My goodness me, where did August go? I seem to have blinked and missed nearly a month here.
We had holiday club at church. So that took up a week. I was working with a group of six year old and my husband had seven year olds. My goodness were we tired by the end of the week! We had over 80 kids in total, aged from three to ten but with a couple of twelve year olds as well. It was a good week, though, and we enjoyed it and the kids did too. We had all the parents in with the kids for a bbq on the Friday. That was very popular. I ended up serving burgers. I don't thing I have ever even seen
so many burgers in one place before. Think 80 kids with parent/s and sibling/s...
I have been making lots of jam and also a jar of pickled eggs. I have been updating my previous "Preserving Year" post so that I know what varieties of jams I have made. The family will be pleased as none of them make jams at all. I have been dithering about investing in some Kilner jars and trying my hand at bottling. I have got as far as looking up the price of the jars on Amazon and Lakeland. The thing is that the rings or metal discs have to bought new each year and that sounds expensive. I know the food would be fresh and if grown yourself then you know what fertilisers etc have or have not been used. The food used would have to be cheaply acquired but then there is all the gas used and the cost of the seal not to mention the work involved. Tins of tomatoes are on offer at four for £1 at the moment in Asda. That is cheaper than the cost of the seal and without any effort involved other than carrying the tins home. I don't know anybody round here who does any bottling and I would love to have a chat with somebody who does. My freezer is always full and this would be a way of preserving some fruit for the winter without using the freezer.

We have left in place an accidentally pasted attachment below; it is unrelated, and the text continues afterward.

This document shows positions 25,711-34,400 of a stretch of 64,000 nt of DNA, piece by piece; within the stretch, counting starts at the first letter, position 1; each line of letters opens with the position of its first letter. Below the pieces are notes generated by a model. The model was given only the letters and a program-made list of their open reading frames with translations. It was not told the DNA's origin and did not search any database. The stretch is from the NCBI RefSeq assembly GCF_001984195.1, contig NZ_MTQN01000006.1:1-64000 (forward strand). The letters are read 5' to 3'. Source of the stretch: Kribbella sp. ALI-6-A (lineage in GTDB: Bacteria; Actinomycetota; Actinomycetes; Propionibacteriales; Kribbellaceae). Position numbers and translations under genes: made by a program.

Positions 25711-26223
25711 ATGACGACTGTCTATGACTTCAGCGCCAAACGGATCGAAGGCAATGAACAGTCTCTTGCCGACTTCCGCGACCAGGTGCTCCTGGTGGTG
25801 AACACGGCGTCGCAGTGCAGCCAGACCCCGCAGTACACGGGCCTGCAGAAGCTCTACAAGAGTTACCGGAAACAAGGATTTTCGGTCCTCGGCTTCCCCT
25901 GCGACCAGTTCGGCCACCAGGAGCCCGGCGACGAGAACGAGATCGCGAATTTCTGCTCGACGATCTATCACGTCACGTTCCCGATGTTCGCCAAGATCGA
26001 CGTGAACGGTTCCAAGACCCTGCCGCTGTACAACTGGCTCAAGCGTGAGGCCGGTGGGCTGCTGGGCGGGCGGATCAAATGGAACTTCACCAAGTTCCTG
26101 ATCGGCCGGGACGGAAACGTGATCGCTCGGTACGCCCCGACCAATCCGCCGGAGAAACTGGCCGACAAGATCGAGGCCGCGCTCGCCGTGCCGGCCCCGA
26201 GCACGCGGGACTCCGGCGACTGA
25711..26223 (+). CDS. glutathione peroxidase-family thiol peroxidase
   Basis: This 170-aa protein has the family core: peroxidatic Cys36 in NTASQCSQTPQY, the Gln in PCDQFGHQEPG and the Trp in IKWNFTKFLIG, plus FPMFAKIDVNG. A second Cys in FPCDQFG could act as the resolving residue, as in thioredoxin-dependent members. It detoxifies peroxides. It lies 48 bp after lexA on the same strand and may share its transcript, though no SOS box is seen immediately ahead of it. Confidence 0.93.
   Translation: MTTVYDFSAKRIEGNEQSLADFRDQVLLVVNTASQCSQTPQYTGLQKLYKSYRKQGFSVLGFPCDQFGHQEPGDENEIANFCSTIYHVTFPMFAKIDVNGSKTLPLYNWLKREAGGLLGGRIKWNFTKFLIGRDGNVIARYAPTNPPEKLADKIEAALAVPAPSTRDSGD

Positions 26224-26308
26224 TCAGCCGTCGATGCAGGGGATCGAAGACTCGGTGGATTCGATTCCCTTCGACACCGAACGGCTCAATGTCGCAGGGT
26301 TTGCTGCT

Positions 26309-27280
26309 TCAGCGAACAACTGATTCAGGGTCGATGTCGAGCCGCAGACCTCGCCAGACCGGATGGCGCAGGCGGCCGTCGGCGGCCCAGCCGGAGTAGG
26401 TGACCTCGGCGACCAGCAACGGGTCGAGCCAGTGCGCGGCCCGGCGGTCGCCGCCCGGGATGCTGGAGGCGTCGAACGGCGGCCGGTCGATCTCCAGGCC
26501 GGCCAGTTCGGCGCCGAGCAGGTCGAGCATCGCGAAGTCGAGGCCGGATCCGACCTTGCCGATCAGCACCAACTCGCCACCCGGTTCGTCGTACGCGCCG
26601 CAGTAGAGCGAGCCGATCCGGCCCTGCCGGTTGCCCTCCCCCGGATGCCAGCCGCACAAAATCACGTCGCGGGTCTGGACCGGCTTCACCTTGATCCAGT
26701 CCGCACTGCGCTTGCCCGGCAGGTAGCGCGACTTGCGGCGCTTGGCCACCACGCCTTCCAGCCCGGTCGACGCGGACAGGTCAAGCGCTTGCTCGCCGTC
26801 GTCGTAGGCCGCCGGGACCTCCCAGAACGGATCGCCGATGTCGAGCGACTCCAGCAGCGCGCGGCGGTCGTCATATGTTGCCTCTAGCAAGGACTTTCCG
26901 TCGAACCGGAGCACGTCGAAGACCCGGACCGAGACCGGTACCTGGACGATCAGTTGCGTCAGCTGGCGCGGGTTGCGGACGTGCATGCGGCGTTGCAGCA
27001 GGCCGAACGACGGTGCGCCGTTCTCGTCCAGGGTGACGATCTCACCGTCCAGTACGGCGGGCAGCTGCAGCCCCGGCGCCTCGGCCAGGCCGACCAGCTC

Do any of you do any bottling?
We have also been trying to tackle our wood pile. In the spring, our chop saw broke. Then the chain saw developed a fault and needed a new part. It was still under warranty and we had a bit of trouble but eventually we got the part replaced and had a working saw again. And we got the chop saw sorted. The thing is that we were into exam season by the time we had the saws working again so my husband had no time at all left over to do anything with all the wood we had collected. So yesterday, our son and son-in-law came round and the three of them spent the whole day cutting up wood with both saws and also with the axe. They got through a lot of wood and we are very grateful to have such help and to have a good amount ready to burn : )
Our granddaughter came round in the afternoon and acted as gofer for the three of them. My job was to keep them all fed and watered. No easy job with the amount of physical labour involved in cutting up the wood. I went shopping on Thursday evening and was delighted to get some of our favourite bread rolls reduced to 10p a pack. I would have made some nice bread in the breadmaker for them but these were posh rolls for less than it would have cost me to make the loaf. My secret weapon was a plentiful supply of cake and a huge pile of scones served with homemade jam and cream. There were only three scones left by the end of the day so I know they were appreciated : )
And then there is the allotment. Blink and you can't see the plot for weeds. The war is on!
And my little hens are laying well now. And eating for England, just like teenagers with hollow legs. Yesterday was the third day in a row that they have laid an egg each. Hence the pickled eggs mentioned above as it is a means of preserving some for the winter (for my lunches, probably in a salad) without using the freezer. I expect I shall be pickling a few more now that they are getting into a rhythm with laying.
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Labels: allotment, baking, Hens, preserves, woodburner